Last month, Susan Page's book on the late former First Lady Barbara Bush was published. The book is titled: “The Matriarch: Barbara Bush and the Making of an American Dynasty.”
According to Page, the former first lady began writing a letter to her children before her death last year. However, she never had the chance to send it to finish it or send it to them.
In the last months of her life, former first lady Barbara Pierce Bush, 92, fell and broke her back causing her to be sent to the Houston Methodist Hospital. She also started losing her battle with congestive heart failure, while suffering from other ailments.
Bush had a candid conversation with her doctor and ended up going home but this time for hospice care. She had kept a journal which she turned to at random times since moving to Texas with her husband, former President George H.W. Bush.
According to authoress Susan Page, she started: “Dearest Children, I have thought of writing this for a while.” The authoress was the first person who read the letter because Bush a few weeks before she started drafting it she’d given Page access to her diaries for the biography.
Even Bush’s children weren’t aware of it. After her death on April 17, an aide in Houston printed out the final year of entries from Bush’s laptop giving the authoress access.
The letter continued: “Needless to say I am most thankful for five men and one lady.” Here she referenced her husband of 73 years, their four sons, George W., Jeb, Neil, and Marvin; and their daughter, Doro.
Then she shared her appreciation for both her parents and her husband’s parents. Bush added: “My dad was the finest brightest man,” noting “Although Neil and George got my dad’s hair (or growing lack of hair).”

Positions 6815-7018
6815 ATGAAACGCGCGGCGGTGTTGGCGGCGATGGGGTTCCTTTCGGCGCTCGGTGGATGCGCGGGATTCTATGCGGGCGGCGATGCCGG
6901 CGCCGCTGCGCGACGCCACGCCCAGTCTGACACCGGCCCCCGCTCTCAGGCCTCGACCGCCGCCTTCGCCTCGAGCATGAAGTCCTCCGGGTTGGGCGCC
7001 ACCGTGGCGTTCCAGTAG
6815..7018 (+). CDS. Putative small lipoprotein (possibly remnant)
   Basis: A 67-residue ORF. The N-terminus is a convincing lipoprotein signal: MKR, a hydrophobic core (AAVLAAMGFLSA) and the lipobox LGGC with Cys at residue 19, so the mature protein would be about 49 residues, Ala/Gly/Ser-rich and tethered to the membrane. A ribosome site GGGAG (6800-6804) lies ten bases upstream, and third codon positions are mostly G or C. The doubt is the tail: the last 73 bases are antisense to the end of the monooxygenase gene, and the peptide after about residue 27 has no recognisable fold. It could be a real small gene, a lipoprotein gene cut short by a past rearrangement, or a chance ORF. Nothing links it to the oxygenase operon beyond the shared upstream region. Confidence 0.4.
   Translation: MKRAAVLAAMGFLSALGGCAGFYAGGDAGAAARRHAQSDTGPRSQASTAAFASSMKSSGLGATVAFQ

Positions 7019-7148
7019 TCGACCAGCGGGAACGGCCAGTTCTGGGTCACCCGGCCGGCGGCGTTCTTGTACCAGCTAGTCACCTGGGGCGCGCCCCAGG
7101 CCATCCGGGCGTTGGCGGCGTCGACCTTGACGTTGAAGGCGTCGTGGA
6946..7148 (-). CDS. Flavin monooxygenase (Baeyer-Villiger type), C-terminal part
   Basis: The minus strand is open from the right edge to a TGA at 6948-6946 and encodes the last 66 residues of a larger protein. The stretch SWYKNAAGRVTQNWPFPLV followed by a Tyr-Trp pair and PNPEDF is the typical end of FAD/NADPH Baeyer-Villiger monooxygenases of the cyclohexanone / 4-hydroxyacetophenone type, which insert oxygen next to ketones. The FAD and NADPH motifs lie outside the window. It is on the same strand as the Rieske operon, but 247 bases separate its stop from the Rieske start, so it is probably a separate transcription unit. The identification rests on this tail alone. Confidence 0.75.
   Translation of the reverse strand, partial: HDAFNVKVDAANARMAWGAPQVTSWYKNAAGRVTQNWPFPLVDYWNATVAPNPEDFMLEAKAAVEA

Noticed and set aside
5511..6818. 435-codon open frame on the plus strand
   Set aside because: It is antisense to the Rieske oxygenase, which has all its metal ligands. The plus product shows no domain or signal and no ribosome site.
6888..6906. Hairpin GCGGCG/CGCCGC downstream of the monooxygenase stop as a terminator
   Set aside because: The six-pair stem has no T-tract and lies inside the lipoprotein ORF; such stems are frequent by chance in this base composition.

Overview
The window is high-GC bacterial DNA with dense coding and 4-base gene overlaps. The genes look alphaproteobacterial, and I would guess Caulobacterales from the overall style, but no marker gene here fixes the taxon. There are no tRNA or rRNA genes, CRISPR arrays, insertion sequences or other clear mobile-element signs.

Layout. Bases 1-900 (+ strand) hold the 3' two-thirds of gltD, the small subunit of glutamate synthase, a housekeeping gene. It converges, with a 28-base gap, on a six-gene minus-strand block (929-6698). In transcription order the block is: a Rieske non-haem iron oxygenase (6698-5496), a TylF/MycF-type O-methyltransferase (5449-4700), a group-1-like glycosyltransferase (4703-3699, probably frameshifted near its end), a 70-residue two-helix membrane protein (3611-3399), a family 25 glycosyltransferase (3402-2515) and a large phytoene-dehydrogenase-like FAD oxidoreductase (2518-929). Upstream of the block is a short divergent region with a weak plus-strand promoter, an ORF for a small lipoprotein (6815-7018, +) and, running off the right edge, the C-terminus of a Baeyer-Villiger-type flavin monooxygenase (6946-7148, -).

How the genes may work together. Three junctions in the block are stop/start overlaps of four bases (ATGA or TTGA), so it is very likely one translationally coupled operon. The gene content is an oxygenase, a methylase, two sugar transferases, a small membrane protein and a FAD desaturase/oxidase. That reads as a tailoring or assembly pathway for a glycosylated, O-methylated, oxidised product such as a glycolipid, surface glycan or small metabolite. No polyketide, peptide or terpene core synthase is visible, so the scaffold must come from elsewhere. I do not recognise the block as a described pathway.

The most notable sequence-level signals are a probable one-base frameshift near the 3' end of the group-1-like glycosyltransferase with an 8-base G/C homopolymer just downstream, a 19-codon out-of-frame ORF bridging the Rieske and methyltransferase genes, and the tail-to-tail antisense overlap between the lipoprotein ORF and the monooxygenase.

Comparing her brothers to her sons she said: “Jeb and Marvin are true Bushes with height and hair.” The letter read: “I am so grateful that our children and grand children [sic] all finished school and promptly went to work.”
Praising them she wrote: “They did not feel entitled. They and their children support themselves and are now doing good works along with working in some cases.” The former first lady also noted, “the Saintly Stitchers who meet on Mondays at Saint Martins [Episcopal] Church.”
She acknowledged how “They treat me as a normal person although they do spoil me.” Bush also shared how “We stitch kneelers for the church, I did two and then my eyes got bad and now I work on Santas and Clowns that either sit on a shelf.”
Bush also noted her “many friends,” including the 1925 Club. The club was a group of women all born in that year, except for one member for whom they made an exception for.
She wrote: “Members are Ada Gandy [Grundy] although she was born in 1924 and is deaf that she will interrupt as though she is...” However, she never finished the letter and stopped mid-sentence.
According to Page, this probably happened because she was “perhaps interrupted when a visitor walked into her hospital room.” Bush passed away after refusing to receive further medical treatment.
She had also suffered from chronic obstructive pulmonary disease.
Her husband’s office confirmed her death in a statement saying: “A former First Lady of the United States of America and relentless proponent of family literacy, Barbara Pierce Bush passed away Tuesday, April 17, 2018 at the age of 92.”
The statement continued:
“She is survived by her husband of 73 years, President George H. W. Bush; five children and their spouses, 17 grandchildren, seven great-grandchildren; and her brother Scott Pierce. She was preceded in death by her second child, Pauline “Robin” Bush, and her siblings Martha Rafferty and James R. Pierce.”